Friday, January 30, 2015

Oregon archives/information mess

What happened? Several weeks ago 22,000 archival documents were given in electronic form to a professor from the University of Oregon, Prof. Bill Harbaugh. The documents did not go through a review process complying with state and federal privacy laws before they were released. The release of documents was initially referred to as "unlawful". The documents included "confidential information about faculty, staff and students" but no financial, medical or social security info. Documents included correspondence to/from the last four UO presidents.

What is the fallout? The professor returned the information. He says the problem isn't that the info was released, but that the university is obsessive about secrecy and certain attachments were not included with the information he requested. He is concerned that sufficient university presidential papers are not being maintained in the archives. Two archivists are on paid administrative leave. An internal investigation is underway to determine how and why confidential records were disclosed and prevent it happening in the future. 

In Oregon law requires public university to release information upon request but the public records law exempts some information to protect personal privacy.

This is a summary from several articles including:
UO President addresses leaked documents...1/28/15 in DailyEmerald at http://dailyemrald.com
OregonLive at http://blog.oregonlive.com:
University of Oregon unlawfully releases 22,000 pages...1/23/15
UO professor Bill Harbaugh returns 22,000 pages...1/29/15

There is no information as to how the archivists were trained to handle UO records requests like this, or why review processes did not occur as they should have. If they were not properly trained, people higher than they are should be on administrative leave as well and training and procedures handling records requests and private information should be reviewed and improved. \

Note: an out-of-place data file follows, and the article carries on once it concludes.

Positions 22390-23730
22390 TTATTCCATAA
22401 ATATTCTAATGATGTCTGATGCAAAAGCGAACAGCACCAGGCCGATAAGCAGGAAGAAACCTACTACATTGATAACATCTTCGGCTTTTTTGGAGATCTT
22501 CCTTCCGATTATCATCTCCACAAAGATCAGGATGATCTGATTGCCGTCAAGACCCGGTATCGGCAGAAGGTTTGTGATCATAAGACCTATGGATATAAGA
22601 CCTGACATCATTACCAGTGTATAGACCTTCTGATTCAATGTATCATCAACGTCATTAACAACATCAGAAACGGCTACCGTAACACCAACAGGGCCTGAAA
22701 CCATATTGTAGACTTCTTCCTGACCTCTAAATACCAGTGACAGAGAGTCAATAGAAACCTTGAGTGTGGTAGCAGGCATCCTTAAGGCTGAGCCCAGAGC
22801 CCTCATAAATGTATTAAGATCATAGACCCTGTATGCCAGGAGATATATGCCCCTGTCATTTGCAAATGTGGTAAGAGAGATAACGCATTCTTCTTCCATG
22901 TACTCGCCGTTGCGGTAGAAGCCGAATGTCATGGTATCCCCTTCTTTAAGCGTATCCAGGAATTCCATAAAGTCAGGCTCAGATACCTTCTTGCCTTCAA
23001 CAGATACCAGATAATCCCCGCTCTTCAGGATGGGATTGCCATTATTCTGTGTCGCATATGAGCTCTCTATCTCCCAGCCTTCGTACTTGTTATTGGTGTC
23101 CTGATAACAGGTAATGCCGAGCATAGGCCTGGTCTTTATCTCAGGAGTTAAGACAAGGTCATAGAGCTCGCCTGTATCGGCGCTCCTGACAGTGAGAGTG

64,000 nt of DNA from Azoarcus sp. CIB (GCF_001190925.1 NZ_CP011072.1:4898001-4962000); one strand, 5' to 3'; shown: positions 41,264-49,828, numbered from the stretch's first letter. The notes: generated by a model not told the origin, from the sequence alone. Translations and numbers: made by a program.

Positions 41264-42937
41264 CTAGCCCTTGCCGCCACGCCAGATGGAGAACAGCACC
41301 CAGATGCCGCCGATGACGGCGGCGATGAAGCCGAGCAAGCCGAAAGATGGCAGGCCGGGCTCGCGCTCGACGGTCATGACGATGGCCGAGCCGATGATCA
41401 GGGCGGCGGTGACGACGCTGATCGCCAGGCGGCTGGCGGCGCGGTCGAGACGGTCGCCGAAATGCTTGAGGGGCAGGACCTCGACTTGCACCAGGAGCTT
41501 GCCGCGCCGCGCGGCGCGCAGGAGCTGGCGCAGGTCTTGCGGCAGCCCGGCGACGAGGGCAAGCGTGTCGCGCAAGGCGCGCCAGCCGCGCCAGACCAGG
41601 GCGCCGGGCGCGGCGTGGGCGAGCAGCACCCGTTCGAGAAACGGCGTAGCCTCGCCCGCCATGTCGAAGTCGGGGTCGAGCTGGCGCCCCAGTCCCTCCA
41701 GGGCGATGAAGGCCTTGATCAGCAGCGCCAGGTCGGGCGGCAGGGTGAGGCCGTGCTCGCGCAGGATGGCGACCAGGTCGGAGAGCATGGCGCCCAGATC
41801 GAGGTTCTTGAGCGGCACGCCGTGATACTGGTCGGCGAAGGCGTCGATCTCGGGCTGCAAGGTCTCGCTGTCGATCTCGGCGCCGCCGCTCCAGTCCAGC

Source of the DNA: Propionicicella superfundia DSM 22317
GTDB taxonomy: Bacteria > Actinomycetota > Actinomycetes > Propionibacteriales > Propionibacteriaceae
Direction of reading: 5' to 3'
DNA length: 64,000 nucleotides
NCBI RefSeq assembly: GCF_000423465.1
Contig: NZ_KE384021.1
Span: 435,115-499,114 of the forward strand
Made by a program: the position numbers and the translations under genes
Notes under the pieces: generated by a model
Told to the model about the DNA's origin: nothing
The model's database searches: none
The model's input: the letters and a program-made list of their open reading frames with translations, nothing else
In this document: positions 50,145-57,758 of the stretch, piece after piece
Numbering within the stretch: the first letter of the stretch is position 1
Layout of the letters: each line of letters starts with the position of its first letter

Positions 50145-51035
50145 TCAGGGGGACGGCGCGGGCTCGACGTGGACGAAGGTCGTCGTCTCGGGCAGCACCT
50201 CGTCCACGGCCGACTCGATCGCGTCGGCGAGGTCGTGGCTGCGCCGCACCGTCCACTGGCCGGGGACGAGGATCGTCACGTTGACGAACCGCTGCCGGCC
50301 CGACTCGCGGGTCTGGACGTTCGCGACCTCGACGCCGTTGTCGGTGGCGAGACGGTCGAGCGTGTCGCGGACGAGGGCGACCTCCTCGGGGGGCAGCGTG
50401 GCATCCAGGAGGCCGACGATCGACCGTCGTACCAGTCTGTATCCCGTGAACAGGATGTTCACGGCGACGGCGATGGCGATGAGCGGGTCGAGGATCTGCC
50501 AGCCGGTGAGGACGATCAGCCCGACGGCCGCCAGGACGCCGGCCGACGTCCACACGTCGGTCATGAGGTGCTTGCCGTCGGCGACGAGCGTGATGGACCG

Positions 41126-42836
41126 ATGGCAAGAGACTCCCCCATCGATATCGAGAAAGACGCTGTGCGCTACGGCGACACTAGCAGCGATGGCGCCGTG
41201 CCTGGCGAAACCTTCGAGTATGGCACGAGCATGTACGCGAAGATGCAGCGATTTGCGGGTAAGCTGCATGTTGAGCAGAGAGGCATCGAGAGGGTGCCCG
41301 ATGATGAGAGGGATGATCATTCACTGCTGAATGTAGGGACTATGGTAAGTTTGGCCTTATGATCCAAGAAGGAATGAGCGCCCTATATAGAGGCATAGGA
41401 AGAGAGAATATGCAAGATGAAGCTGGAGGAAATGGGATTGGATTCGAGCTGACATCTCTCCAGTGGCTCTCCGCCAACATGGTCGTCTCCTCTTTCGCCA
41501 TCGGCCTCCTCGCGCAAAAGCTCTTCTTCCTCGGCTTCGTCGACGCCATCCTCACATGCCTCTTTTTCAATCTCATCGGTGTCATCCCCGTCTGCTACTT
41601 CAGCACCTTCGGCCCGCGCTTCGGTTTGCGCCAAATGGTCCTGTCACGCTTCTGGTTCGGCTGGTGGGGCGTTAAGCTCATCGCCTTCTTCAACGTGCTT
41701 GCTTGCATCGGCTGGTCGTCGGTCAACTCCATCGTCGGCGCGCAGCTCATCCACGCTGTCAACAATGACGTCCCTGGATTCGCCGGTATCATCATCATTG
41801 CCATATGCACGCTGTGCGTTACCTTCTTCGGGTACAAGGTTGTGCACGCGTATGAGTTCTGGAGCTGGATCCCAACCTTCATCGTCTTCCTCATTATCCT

There is also no mention of how the information was requested. Did someone tell them or send an email and upon whose authority?

Overall this case may cause a review of process, and, probably, a resistance to give records to the archives. Other universities are going to be afraid this will happen at their university. UO had an active records management program in place at the time. Those universities without an active records management program will now wonder about the cons of having one. This also should make all archivists working not just in records management but in any capacity where you handle information requests to make sure they understand what their procedures, policies, laws, and processes are for information requests involving private information.

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